The rollout of COVID-19 vaccines and easing of containment measures will boost all the MENA economies in 2021, though this will be quicker in the Gulf countries, which have greater access to vaccines and will also be supported by a rebound in the oil market, according to London-based Capital Economics.

Economic recoveries, which started in the middle of this year, and the recent positive news on COVID-19 vaccines has brightened the near-term outlook. The Gulf countries as well as Egypt appear to be better placed to secure access to vaccines through direct purchases from pharmaceutical companies, Capital Economics said in a report.

"In some cases, such as Saudi Arabia and the UAE, vaccination programmes have already started and this should pave the way for virus containment measures to be lifted in the first half of 2021. In contrast, other parts of the region look set to lean heavily on the multilateral COVAX facility to access vaccines. Distribution is likely to be slower than in countries with direct pre-orders," said, Jason Tuvey, Senior Emerging Markets Economist at Capital Economics.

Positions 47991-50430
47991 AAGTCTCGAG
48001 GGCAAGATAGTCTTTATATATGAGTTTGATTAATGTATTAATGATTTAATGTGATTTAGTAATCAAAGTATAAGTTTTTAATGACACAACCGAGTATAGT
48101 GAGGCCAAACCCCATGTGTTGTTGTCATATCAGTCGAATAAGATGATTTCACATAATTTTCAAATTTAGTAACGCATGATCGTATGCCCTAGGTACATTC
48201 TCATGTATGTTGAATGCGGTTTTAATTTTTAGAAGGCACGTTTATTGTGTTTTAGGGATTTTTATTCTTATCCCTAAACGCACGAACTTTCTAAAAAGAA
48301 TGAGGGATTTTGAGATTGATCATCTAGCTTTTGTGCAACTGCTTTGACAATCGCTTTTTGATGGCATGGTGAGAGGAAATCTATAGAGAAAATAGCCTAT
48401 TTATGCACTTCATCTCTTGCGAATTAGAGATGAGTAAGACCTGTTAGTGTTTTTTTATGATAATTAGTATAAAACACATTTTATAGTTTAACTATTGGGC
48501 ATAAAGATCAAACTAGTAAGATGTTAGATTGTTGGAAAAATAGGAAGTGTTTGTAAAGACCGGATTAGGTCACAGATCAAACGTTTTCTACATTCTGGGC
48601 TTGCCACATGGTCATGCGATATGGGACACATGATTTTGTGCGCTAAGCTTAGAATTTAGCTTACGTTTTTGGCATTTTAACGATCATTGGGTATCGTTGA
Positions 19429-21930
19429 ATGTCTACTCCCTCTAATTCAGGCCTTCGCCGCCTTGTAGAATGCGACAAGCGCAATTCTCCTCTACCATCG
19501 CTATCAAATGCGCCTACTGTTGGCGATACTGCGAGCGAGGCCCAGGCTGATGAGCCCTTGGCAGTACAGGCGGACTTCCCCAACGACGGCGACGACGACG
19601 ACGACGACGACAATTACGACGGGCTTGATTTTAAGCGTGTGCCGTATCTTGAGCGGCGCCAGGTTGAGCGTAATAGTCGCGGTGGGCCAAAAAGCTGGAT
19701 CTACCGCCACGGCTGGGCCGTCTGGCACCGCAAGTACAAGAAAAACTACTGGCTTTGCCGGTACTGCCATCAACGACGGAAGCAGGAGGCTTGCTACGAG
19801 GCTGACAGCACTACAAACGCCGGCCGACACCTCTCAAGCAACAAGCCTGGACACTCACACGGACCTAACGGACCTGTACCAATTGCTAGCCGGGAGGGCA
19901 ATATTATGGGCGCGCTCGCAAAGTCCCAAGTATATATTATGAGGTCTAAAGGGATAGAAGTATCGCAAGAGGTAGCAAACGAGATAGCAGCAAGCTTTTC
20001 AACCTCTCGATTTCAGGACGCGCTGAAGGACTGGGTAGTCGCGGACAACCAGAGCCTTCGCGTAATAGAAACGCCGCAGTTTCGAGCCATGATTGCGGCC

Once virus containment measures are lifted, those economies that have been suffering heavily with COVID-19 outbreaks (mainly those in North Africa) will enjoy the largest “vaccine bounce”. In addition, those where sectors that are vulnerable to social distancing make up a larger share of output will also be major beneficiaries – Dubai stands out. There will also be indirect benefits through stronger external demand, an improvement in global risk appetite and higher oil prices (more below), the report said.

MENA economies are likely to suffer a longer-lasting legacy from this crisis compared with most other parts of the world. Governments across the MENA have provided little direct fiscal support so far, which is likely to have resulted in higher company liquidations and unemployment, as well as a rise in bad loans on banks’ balance sheets. "This will hold back demand. We expect all MENA economies will still be below their pre-virus growth paths by the end of 2022," Tuvey said.

(Writing by Seban Scaria; editing by Daniel Luiz)

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